Q&A With 'Trauma' Writer/Director Lucio A. Rojas And Star Ximena Del Solar

Trauma is a movie that’s garnered a lot of attention from horror fans across the board. Gore hounds love it because of the brilliant mix of practical and digital effects. Extreme horror fans seek it out because of the popular comparisons made to A Serbian Film and Salo. Others simply find joy in showing it to their friends and watch their expression alternate between terror and disgust.

Regardless of what keeps audiences running to Trauma (read Nik Sullivan's review), it’s arguably one of the most surprising successes of 2018 in the horror film industry.

Prior to seeing Trauma, I only knew director Lucio Rojas from his earlier film Sendero. I was excited for this new movie because Rojas excels at balancing gore and taboo subject matter with strong storytelling and characterization. Nothing could’ve prepared me for the experience of seeing Trauma for the first time. This might cost me some serious cred as a horror fan, but I had to watch it in increments the first time around. If you think you might have a stronger stomach than me, I challenge you to watch the first five minutes while eating dinner…

I was lucky enough to send a few questions not only to Rojas, but also Ximena del Solar, one of the leading ladies. It was a great privilege to pick their brains, but I feel it was only fair; their movie, after all, permanently blew my mind!

Water Portrait credit: Paula Bertrán Salinas (www.artefoto.cl – 2018) Paula Bertran Instagram: @paulabertrans

Some of the more shocking scenes in Trauma are based on true accounts from Chilean history. Could you talk a little bit about how you found out about these past brutalities and how you incorporated them into your movie?

LUCIO: In Latin America we have experienced some of the most brutal dictatorships in the world. In Chile in particular, the level of violence, sadism and cruelty of the agents of the State during the Pinochet dictatorship have no comparison with anything that's ever been seen. Except with the Nazi concentration camps, to which the Chilean military has always admired. Chile was under the barbarism of these ultra-right criminals from 1973 to 1989. It was 17 years that left thousands "disappeared" and tens of thousands tortured in the most savage, brutal and inhumane ways possible. I felt that I had to tell this, as it had never been done, it was an almost obsessive need on my part as a filmmaker. This led to the construction of the first scene in "Trauma," a scene that for many, is one of the most extreme and unpleasant in the history of cinema. I regret to say, even that terrible act seen on screen was something massive in those years and there were acts of violence even more cruel and violent than those seen in "Trauma". Human violence, when it is under the protection of the power of the State, can make men become the worst people.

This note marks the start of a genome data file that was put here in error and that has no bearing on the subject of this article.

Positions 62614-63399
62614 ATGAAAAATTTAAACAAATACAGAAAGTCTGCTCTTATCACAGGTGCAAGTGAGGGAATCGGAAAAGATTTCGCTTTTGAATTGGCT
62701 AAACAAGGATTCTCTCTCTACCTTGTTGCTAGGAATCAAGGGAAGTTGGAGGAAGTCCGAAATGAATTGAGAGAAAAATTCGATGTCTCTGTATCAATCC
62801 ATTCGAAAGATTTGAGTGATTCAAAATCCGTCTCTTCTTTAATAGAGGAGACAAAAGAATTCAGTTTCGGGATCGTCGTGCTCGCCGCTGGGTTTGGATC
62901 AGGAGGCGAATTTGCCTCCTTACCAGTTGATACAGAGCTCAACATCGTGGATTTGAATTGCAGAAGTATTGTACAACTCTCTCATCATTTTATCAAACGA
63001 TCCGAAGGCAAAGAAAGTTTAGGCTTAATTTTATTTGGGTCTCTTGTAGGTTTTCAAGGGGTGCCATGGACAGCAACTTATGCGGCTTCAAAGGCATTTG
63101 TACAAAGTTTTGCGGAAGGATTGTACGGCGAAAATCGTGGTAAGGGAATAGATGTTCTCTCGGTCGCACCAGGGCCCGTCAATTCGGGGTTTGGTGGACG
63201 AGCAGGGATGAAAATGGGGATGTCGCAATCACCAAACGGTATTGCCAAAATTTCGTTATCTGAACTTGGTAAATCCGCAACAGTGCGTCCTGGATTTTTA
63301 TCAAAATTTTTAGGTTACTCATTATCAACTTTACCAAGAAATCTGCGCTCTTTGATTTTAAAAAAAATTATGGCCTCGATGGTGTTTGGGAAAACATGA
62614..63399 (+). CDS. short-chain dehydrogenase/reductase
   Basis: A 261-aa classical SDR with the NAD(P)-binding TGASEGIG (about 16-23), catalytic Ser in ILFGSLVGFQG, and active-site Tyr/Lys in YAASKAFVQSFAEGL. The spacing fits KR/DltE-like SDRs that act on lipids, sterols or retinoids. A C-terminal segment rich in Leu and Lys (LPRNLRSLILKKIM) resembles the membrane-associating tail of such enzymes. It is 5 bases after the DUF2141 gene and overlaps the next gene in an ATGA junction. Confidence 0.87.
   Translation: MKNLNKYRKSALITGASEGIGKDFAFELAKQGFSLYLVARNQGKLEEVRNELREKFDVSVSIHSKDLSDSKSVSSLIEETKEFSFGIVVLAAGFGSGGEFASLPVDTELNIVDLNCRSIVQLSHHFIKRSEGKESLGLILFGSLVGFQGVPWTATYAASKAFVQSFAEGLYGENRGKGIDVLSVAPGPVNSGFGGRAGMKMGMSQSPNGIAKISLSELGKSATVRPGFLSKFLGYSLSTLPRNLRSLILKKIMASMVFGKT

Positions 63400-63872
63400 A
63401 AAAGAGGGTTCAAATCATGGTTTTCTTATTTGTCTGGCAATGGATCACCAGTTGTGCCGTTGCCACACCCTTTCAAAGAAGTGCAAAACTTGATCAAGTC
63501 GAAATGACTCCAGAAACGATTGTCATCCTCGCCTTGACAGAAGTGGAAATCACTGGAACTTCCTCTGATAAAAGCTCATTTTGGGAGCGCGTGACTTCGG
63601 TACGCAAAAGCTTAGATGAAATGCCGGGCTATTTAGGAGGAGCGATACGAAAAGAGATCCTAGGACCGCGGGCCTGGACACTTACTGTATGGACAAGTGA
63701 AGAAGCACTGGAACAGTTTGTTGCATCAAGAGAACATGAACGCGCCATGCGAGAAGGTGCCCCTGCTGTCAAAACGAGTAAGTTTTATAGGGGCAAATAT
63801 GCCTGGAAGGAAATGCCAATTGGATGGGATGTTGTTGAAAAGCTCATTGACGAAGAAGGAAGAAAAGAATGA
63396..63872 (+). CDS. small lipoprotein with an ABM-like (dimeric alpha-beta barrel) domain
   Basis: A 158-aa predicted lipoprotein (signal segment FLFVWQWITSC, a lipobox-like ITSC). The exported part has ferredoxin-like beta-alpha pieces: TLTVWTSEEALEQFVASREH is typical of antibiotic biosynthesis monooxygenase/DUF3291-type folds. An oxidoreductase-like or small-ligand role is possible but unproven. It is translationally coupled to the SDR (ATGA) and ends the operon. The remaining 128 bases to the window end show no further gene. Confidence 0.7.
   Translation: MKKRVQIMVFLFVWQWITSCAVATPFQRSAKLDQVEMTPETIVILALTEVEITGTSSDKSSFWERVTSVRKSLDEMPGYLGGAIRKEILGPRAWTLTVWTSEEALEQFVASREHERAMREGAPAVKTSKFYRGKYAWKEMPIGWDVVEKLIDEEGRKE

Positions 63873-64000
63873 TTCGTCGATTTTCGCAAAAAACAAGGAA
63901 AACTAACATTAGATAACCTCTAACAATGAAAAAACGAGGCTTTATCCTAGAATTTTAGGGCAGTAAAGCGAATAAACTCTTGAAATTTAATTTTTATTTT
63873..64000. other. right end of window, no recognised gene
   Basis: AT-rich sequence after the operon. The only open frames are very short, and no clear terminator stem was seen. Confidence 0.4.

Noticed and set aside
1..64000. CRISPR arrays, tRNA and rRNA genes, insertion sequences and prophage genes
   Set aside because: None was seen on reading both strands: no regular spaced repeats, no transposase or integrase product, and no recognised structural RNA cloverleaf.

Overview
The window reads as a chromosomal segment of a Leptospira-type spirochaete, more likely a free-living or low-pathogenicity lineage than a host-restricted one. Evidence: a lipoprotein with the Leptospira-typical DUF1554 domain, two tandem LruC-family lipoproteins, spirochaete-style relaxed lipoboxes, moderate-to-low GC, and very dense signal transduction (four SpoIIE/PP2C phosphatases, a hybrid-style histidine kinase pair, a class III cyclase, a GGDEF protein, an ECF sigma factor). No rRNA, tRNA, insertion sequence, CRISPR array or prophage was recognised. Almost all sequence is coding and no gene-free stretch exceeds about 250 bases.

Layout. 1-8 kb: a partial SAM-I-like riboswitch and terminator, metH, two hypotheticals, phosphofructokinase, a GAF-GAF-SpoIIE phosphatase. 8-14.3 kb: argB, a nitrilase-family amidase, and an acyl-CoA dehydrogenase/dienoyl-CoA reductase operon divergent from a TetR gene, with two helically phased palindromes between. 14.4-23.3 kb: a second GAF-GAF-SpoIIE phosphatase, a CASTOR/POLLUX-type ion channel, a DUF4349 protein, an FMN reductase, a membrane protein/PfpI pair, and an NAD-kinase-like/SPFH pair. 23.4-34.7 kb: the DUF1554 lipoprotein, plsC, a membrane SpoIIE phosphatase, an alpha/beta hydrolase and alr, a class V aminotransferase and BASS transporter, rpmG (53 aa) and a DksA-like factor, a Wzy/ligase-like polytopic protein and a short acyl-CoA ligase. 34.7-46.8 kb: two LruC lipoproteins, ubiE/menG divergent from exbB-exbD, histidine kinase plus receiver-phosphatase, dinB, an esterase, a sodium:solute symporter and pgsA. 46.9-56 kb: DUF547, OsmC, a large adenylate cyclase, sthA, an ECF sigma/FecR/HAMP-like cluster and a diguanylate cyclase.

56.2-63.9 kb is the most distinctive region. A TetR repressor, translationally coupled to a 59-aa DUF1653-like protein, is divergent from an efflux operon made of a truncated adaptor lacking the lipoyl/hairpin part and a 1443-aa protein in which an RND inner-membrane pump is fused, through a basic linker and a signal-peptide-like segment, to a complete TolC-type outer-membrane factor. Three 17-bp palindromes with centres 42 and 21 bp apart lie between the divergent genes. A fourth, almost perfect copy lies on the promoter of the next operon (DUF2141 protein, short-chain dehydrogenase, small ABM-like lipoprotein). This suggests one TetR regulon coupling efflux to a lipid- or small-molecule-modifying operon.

But in spite of all that, what scares me the most is that, even when there's the recent memory of ultra-right governments, political parties and presidents with these political positions are still coming to power. This is dangerous, frightening and even more violent. The people have not learned anything.

Ximena, your character seems to be the most “alive” in the movie. As an actress, how did her appetite for life inform your character choices? What did the character represent to you in the overall story?

XIMENA: Yes, without a doubt Julia is a character who experiences the desire for adventure and enjoyment in a very palpable way. I think that, in general, Julia is a woman who has always had her way. When she witnesses the real horror before her eyes, she suffers an impact of great magnitude that makes her, for example, appreciate Camila's love - which until that moment was a romantic relationship in which clearly the level of commitment and fidelity was not mutual - under a new light.

For me, Julia also represents the most sensual side of the female universe. She has a relation of love and natural disinhibition with her own body that in many ways coincides with mine. So it was the easiest aspect I had to work with due to the natural identification between us.

One thing that I adore about Julia is the enormous amount of arcs that she crosses. From the funniest to the bravest, from lust to the capacity for struggle and commitment. I think it's the character who experiences the greatest variety of emotions within the film. As an actress, that is particularly attractive and the challenge was to make all those processes of change coherent and credible within the psychology of the character itself.

Can you tell me a little about the various character arcs and how they affect the story as a whole? The women in particular make some very bold choices in the third act.

LUCIO: More than thinking about individual characters, we wanted to make the group of women a single character that, as the film progresses, goes through different emotional states. The distrust in the encounter at the beginning with characters that are not tolerated, Andrea (Catalina Martin) and Julia (Ximena del Solar), more innocent and candid characters like Camila (Macarena Carrere) and Magdalena (Dominga Bofill), who do not perceive the danger from their helplessness. So throughout the film, we go through joy, extroversion, fear, anger, rage and finally revenge, but it was always thought of as a block that's facing its enemies.